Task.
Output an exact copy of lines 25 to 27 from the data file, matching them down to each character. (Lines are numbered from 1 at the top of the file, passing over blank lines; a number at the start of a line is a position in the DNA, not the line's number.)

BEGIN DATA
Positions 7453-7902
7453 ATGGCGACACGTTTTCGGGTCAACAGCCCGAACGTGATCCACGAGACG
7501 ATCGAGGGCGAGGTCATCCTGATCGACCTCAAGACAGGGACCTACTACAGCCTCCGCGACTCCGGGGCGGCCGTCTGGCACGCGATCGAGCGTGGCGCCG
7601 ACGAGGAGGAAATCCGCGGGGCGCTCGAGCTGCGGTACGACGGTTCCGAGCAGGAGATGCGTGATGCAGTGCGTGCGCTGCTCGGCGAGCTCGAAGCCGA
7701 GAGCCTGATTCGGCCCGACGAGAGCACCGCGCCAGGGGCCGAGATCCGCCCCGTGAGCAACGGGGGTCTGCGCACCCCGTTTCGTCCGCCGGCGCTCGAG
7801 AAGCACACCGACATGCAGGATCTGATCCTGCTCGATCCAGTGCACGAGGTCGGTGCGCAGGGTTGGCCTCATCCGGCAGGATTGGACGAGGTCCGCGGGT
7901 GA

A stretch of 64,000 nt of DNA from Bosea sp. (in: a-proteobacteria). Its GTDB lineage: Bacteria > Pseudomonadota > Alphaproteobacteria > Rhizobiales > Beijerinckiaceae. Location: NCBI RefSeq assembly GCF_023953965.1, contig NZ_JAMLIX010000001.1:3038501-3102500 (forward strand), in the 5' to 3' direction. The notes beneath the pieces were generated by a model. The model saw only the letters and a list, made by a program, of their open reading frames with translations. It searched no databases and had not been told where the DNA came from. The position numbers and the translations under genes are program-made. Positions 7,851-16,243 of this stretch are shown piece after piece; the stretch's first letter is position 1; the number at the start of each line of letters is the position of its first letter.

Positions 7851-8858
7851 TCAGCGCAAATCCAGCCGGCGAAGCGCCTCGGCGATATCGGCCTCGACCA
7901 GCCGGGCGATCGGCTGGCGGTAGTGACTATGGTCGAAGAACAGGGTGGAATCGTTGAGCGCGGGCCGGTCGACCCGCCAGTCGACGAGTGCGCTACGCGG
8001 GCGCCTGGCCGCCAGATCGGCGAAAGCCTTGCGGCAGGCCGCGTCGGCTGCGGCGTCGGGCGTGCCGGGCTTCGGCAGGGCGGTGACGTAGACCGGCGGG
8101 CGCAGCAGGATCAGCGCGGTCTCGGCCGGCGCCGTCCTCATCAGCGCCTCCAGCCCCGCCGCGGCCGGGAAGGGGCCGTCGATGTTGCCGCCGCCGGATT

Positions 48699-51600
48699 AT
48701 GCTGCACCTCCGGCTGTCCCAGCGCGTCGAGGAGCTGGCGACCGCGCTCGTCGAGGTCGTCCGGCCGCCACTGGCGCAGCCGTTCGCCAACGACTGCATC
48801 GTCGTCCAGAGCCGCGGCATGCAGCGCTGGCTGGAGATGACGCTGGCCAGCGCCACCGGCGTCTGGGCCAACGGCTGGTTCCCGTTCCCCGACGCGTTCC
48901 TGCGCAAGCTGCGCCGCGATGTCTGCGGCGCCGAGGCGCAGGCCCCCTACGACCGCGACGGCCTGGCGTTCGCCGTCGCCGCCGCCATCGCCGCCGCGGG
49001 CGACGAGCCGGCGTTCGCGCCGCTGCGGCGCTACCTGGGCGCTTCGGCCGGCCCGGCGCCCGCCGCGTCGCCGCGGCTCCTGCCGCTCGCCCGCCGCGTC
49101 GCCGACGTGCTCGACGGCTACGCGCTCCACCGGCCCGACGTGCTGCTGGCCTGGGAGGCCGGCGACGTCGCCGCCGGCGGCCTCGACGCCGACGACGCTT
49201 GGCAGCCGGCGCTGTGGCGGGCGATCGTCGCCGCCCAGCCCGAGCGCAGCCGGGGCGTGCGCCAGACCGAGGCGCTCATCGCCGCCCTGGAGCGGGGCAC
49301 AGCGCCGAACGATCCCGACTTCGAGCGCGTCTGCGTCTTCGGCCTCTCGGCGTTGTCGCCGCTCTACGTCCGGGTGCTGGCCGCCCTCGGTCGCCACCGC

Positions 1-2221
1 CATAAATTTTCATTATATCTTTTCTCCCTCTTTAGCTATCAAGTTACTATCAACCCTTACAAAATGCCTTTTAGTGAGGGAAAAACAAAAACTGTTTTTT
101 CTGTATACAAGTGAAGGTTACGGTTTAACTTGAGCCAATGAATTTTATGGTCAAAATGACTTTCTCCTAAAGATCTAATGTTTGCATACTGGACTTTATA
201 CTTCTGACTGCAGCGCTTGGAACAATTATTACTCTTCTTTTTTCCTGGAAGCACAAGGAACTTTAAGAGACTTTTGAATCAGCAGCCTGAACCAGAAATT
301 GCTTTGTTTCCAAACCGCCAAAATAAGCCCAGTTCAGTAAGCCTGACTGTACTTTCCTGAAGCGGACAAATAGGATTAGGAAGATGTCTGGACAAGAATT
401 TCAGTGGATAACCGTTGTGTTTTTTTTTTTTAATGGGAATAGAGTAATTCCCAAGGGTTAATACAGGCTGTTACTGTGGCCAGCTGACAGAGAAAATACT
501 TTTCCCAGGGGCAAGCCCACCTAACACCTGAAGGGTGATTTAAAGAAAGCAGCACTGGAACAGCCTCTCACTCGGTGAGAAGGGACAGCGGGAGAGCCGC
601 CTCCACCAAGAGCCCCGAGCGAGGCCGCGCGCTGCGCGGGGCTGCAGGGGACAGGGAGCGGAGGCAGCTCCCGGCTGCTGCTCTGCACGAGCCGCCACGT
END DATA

101 CTGTATACAAGTGAAGGTTACGGTTTAACTTGAGCCAATGAATTTTATGGTCAAAATGACTTTCTCCTAAAGATCTAATGTTTGCATACTGGACTTTATA
201 CTTCTGACTGCAGCGCTTGGAACAATTATTACTCTTCTTTTTTCCTGGAAGCACAAGGAACTTTAAGAGACTTTTGAATCAGCAGCCTGAACCAGAAATT
301 GCTTTGTTTCCAAACCGCCAAAATAAGCCCAGTTCAGTAAGCCTGACTGTACTTTCCTGAAGCGGACAAATAGGATTAGGAAGATGTCTGGACAAGAATT